It’s a picture most parents would cherish. You can almost hear mum saying: “Here they are, they loved that first bubble bath together. We couldn’t get them out.”
Innocent enough? Not any more. Especially if parents share such magical moments on social media.
That was the experience of Joyce Schafer who posted the picture of Alexander, then aged 2, and Ariana, aged 17 months, to her circle of 400 Facebook friends in April.
It seems, however, that one of those friends decided the image was inappropriate and alerted Facebook. Facebook agreed.
Ms Schafer, from Townsville, said: “My account was blocked by Facebook and I was told, to get my access back, I needed to remove the offending photographs.
“I was pretty upset. It was just the kids in the bath. My account can only be seen by my friends and the photos can’t be shared.
“The picture is on Instagram and they haven’t been removed from there. Either nobody reported them or Instagram is a bit more open.”
But Instagram has similar policies.
The picture of a child, lifting her top to show off her round tummy, posted on Instagram by her mother, led to the account being deactivated.
Courtney Adamo from London, who runs an online children’s boutique, posted the image of her daughter, 19-month-old Marlow.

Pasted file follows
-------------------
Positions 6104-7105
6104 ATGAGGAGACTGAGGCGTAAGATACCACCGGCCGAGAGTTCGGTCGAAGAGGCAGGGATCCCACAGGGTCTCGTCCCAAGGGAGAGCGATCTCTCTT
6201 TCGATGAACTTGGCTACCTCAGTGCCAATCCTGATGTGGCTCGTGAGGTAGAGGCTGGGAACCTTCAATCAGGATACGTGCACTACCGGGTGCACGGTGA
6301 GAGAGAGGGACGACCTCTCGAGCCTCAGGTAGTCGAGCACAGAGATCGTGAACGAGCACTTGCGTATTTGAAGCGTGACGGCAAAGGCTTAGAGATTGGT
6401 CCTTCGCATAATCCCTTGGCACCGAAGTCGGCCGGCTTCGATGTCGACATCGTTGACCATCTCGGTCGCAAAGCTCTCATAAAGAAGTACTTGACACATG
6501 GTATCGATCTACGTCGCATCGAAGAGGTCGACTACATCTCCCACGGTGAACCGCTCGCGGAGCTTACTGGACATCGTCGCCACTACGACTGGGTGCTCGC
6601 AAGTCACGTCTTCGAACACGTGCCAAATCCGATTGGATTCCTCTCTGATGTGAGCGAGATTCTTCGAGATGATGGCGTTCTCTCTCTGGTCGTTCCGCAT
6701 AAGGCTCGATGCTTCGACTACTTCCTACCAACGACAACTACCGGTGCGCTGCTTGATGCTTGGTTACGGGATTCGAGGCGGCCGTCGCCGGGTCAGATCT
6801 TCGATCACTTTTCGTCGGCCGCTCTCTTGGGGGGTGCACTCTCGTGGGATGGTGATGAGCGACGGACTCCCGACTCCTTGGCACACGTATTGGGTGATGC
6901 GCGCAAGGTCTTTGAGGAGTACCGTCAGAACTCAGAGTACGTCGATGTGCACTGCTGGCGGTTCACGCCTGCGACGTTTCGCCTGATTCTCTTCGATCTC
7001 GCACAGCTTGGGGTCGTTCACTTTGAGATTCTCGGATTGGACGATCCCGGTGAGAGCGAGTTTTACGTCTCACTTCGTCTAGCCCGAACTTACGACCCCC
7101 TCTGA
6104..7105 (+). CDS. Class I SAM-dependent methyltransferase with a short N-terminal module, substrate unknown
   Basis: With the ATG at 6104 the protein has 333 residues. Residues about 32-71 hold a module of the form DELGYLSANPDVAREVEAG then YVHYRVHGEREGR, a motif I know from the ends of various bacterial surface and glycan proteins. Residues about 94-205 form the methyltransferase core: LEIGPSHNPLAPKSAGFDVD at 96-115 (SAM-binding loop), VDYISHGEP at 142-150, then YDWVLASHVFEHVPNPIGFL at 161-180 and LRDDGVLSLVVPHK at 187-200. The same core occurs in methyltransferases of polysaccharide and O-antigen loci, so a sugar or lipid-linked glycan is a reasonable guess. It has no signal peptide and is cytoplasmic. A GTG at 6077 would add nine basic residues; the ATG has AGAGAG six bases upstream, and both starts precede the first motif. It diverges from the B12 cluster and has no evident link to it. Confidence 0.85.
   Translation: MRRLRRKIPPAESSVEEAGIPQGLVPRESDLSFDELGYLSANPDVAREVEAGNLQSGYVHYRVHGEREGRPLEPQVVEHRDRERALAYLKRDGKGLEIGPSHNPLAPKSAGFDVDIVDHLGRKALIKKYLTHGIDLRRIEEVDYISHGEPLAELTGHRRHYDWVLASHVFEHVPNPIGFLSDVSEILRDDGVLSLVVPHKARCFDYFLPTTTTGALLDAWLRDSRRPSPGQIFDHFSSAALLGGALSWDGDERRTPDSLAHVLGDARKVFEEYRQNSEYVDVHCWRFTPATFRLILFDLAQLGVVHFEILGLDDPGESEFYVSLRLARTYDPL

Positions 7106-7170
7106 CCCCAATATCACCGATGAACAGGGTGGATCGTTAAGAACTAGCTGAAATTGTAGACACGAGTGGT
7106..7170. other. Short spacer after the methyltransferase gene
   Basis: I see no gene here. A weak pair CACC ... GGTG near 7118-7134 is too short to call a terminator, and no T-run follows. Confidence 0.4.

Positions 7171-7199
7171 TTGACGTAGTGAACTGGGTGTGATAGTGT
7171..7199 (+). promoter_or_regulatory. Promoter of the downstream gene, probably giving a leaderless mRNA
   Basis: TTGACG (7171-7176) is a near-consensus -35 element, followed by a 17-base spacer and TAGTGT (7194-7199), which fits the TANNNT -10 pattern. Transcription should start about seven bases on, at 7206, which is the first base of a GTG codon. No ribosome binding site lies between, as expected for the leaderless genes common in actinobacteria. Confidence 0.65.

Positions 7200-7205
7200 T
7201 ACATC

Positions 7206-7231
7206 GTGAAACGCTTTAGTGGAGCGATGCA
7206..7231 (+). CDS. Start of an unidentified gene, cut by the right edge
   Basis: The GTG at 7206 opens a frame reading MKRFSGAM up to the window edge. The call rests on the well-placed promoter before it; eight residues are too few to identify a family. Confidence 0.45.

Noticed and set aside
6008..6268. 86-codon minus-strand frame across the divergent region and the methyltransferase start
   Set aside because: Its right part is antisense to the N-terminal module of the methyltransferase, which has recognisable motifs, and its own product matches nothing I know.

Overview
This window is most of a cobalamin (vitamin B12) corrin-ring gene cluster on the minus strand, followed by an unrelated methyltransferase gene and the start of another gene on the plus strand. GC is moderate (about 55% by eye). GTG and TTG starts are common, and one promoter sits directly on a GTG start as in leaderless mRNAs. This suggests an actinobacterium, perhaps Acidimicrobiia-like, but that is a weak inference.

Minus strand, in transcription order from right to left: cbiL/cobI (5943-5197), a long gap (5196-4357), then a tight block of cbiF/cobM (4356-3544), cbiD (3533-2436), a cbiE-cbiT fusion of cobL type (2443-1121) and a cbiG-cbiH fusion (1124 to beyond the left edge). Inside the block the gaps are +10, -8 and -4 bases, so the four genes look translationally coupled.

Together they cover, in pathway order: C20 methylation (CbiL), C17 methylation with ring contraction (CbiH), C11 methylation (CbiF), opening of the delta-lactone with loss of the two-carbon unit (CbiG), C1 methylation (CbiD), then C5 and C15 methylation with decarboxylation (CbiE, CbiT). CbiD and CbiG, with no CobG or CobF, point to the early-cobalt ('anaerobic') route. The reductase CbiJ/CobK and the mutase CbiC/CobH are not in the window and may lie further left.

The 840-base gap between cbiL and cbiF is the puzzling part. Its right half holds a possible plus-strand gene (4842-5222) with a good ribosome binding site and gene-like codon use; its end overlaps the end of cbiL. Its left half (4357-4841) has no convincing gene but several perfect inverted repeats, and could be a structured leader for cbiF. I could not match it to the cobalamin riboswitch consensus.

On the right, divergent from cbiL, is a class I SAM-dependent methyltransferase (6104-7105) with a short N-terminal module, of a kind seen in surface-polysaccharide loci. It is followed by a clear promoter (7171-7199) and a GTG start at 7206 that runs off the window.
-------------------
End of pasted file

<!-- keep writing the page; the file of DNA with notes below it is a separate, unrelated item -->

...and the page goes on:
Then the mother of four was sent an email from Instagram, which reportedly said the image “violated community guidelines”.
When the media found out she got lots of publicity, and her Instagram account, which is linked to her business website, gained more than 4000 followers.
When asked about the bath-time picture, Facebook referred to its community standards on nudity and pornography.
It states: “Facebook has a strict policy against the sharing of pornographic content and any explicitly sexual content where a minor is involved. We also impose limitations on the display of nudity. We aspire to respect people’s right to share content of personal importance, whether those are photos of a sculpture like Michelangelo’s David or family photos of a child breastfeeding.”
A spokeswoman for the company said: “Facebook is a global site and, as such, we have to operate global policies. We impose limitations on displays of nudity and are particularly sensitive where a minor is involved. Our policies are designed to strike a balance between giving people the ability to express themselves and maintaining a safe and trusted environment. We remove any content reported to us that violates these policies.”
Ms Schafer said her Facebook had been restored. “I am very careful about the things I post. Now I just email photos to individual family members.”